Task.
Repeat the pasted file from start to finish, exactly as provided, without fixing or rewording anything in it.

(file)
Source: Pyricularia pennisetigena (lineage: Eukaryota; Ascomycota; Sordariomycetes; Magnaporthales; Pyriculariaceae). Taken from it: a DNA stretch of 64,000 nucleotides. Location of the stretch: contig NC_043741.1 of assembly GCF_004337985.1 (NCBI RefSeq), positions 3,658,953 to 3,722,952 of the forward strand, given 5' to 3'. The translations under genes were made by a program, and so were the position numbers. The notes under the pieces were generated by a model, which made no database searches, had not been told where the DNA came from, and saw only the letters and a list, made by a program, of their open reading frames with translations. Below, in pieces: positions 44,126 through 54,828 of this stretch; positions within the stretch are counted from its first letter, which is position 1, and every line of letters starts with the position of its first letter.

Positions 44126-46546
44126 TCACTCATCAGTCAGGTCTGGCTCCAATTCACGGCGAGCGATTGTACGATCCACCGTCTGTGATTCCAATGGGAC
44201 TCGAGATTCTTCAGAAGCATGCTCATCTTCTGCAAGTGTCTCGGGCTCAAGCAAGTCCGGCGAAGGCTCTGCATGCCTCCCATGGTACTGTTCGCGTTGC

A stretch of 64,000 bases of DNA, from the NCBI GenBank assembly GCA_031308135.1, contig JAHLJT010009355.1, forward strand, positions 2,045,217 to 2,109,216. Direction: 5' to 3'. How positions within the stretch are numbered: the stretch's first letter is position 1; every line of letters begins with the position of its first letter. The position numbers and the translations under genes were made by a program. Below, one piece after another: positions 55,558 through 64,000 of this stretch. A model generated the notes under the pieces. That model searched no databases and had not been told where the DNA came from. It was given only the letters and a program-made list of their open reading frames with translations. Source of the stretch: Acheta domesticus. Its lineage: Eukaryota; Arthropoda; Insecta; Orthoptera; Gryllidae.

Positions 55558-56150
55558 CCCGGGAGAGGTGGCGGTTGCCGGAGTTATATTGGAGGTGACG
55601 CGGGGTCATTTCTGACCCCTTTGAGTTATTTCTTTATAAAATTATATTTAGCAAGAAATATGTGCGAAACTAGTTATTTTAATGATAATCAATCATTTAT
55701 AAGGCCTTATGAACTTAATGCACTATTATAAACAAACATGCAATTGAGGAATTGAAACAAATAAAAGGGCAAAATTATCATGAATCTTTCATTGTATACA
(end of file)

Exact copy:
Source: Pyricularia pennisetigena (lineage: Eukaryota; Ascomycota; Sordariomycetes; Magnaporthales; Pyriculariaceae). Taken from it: a DNA stretch of 64,000 nucleotides. Location of the stretch: contig NC_043741.1 of assembly GCF_004337985.1 (NCBI RefSeq), positions 3,658,953 to 3,722,952 of the forward strand, given 5' to 3'. The translations under genes were made by a program, and so were the position numbers. The notes under the pieces were generated by a model, which made no database searches, had not been told where the DNA came from, and saw only the letters and a list, made by a program, of their open reading frames with translations. Below, in pieces: positions 44,126 through 54,828 of this stretch; positions within the stretch are counted from its first letter, which is position 1, and every line of letters starts with the position of its first letter.

Positions 44126-46546
44126 TCACTCATCAGTCAGGTCTGGCTCCAATTCACGGCGAGCGATTGTACGATCCACCGTCTGTGATTCCAATGGGAC
44201 TCGAGATTCTTCAGAAGCATGCTCATCTTCTGCAAGTGTCTCGGGCTCAAGCAAGTCCGGCGAAGGCTCTGCATGCCTCCCATGGTACTGTTCGCGTTGC

A stretch of 64,000 bases of DNA, from the NCBI GenBank assembly GCA_031308135.1, contig JAHLJT010009355.1, forward strand, positions 2,045,217 to 2,109,216. Direction: 5' to 3'. How positions within the stretch are numbered: the stretch's first letter is position 1; every line of letters begins with the position of its first letter. The position numbers and the translations under genes were made by a program. Below, one piece after another: positions 55,558 through 64,000 of this stretch. A model generated the notes under the pieces. That model searched no databases and had not been told where the DNA came from. It was given only the letters and a program-made list of their open reading frames with translations. Source of the stretch: Acheta domesticus. Its lineage: Eukaryota; Arthropoda; Insecta; Orthoptera; Gryllidae.

Positions 55558-56150
55558 CCCGGGAGAGGTGGCGGTTGCCGGAGTTATATTGGAGGTGACG
55601 CGGGGTCATTTCTGACCCCTTTGAGTTATTTCTTTATAAAATTATATTTAGCAAGAAATATGTGCGAAACTAGTTATTTTAATGATAATCAATCATTTAT
55701 AAGGCCTTATGAACTTAATGCACTATTATAAACAAACATGCAATTGAGGAATTGAAACAAATAAAAGGGCAAAATTATCATGAATCTTTCATTGTATACA